Posted by DESIGNfromWITHIN on
I can not say that I agree with your post.
I am very curious to know wich version of MODX you used. The latest version MODX Revolution (MODX Revo 1.3-pl or even better the 2.2) has most of your point above covered.

MODX Revolution looks very slick indeed, is very easy to install/update and is the most Flexible CMS I have ever seen!

I do like Concrete5, but If you really give MODX Revo a good try you will see that is way more flexible and powerful.
Posted by Jay Gilmore on
Thanks for your comparison of MODX vs. Concrete5. I'd be interested to know what version of MODX you used? Revolution or Evolution? I also wonder when you are speaking of outdated documentation to what you refer. The current documentation for Revolution is current and while always could be more complete (all documentation is incomplete) that it's quite up to date with changes and updates occurring nearly daily. Additionally, it sounds like you liked that you got up to speed on Concrete5 very quickly but all of the things you attempted to do in MODX can be achieved in a more sensible and easy to manage matter but it will take the site builder time to really master MODX.

Jay Gilmore,
Dir. Channels & Community
MODX, LLC
Posted by Mark Hamstra on
What version of MODX did you compare Concrete5 with?

I can't speak for Concrete5, but having worked with MODX in the past 3-4 years (first Evolution, now Revolution and totally digging the upcoming 2.2) I'm think you simply didn't complete the learning curve yet... there's some things going on to better organize the docs and offer better learning materials (the recently released book by Bob Ray is GREAT!)

You said:
> Another issue we had with ModX was that I could create great chunks that could be reused on multiple pages (that was pretty cool) but if I wanted to create variations for each page I had to create multiple snippets. We could not find a clear way to do this and we ended up too many chunks.
You can most definitely use variations using element properties and placeholders. I'm not going to explain that in a brief comment, but I have explained it on my website some time ago already, so you can refer to that: http://www.markhamstra.com/modx-blog/2010/10/introducing-element-properties-and-output-modifier/

I agree front-end editing isn't a deal breaker. There's a number of different addons that can help you with that if needed though (NewsPublisher, AlohaX, Frontpage and may be forgetting some).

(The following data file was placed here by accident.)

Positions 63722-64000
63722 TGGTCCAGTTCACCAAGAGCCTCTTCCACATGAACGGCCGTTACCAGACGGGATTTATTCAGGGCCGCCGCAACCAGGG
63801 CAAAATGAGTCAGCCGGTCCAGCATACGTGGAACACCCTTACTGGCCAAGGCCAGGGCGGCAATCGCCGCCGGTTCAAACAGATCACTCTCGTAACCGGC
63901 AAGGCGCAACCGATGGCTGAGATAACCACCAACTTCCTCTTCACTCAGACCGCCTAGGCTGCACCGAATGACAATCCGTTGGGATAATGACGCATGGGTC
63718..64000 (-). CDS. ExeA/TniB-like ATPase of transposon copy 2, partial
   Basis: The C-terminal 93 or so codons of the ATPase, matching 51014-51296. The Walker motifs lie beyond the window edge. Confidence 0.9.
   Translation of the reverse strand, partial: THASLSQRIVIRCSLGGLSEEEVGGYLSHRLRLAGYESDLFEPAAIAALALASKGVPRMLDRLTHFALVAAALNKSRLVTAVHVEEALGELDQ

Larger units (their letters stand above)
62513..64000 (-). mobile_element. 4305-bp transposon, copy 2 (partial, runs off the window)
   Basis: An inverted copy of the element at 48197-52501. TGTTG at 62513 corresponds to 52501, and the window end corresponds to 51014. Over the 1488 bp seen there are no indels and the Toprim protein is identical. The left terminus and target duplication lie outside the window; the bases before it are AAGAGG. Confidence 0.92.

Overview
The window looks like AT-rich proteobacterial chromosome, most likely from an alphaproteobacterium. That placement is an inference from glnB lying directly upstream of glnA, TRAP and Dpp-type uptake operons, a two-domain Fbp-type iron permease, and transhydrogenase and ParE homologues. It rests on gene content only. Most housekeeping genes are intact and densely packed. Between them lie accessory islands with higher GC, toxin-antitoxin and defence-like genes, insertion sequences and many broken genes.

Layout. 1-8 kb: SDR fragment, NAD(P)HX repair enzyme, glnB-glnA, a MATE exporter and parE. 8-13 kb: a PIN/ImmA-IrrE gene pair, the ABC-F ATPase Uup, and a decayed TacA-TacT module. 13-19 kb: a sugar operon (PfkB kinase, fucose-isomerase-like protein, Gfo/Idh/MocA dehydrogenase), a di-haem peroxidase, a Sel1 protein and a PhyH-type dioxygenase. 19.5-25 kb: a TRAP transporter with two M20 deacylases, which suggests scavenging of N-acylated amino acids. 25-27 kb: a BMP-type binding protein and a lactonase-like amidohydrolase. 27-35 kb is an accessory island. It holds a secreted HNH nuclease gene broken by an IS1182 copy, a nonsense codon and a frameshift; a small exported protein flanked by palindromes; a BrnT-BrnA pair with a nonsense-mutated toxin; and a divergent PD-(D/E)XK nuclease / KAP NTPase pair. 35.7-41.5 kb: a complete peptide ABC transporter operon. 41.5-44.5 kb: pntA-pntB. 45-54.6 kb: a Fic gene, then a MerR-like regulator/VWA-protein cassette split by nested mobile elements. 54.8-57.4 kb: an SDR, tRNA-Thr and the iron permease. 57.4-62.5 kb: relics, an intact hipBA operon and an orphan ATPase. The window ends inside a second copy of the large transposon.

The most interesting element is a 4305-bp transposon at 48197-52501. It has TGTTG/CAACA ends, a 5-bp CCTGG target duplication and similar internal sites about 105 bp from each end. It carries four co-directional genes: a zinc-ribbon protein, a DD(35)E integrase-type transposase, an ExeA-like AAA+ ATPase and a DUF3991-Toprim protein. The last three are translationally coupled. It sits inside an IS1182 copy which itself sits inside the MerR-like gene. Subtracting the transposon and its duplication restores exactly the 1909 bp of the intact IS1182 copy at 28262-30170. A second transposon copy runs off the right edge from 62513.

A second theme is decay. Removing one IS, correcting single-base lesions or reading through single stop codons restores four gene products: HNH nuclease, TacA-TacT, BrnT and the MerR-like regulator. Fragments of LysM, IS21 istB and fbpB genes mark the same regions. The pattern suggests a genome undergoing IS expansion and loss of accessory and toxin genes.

> Concrete5 on the other hand allows users, even ones without much computer experience to edit not only the text of a site but entire blocks and move them around in a near wysiwyg interface from the front end.

I suppose that depends on your target group and who you are developing for, but I can't think of valid reasons to let people completely change the layout without having a professional look at it. As a developer, I would rather provide my client a few templates to choose from and having them work with that. Or give them template options they can tick on/off like a twitter feed, or what content is used in the footer widgets.

> We also liked the concept in Concrete5 of a scrapbook were you could copy blocks that you wanted to reuse on other places of the site. Unlike ModX, once you pasted a scrapbook item you could manipulite it anyway you want.

Again - I'm not familiar with the inner workings of Concrete5, but I'm going this guess this boils down to the element properties I linked to above?


All in all I think there's one thing you really highlighted in this post (again, my knowledge of Concrete5 is very limited, this is based of your pros/cons):

- Concrete5 is like Lego - you get lots of fascinating blocks you can make stuff work with. Just stack them and drag around.
- MODX is like a 3D printer which allows you to build your own blocks with limited effort.
Posted by admin on
Thanks for the comments. We were using ModX 2.1.5. Version 2.2 hasn't been released yet so it didn't seem like it would be fair to work with a copy that isn't readily in use and may have bugs in it. Would like to give it a try however.
Leave a Reply



(Your email will not be publicly displayed.)





For more information about this blog or Concrete5 please contact Jamie Johnson.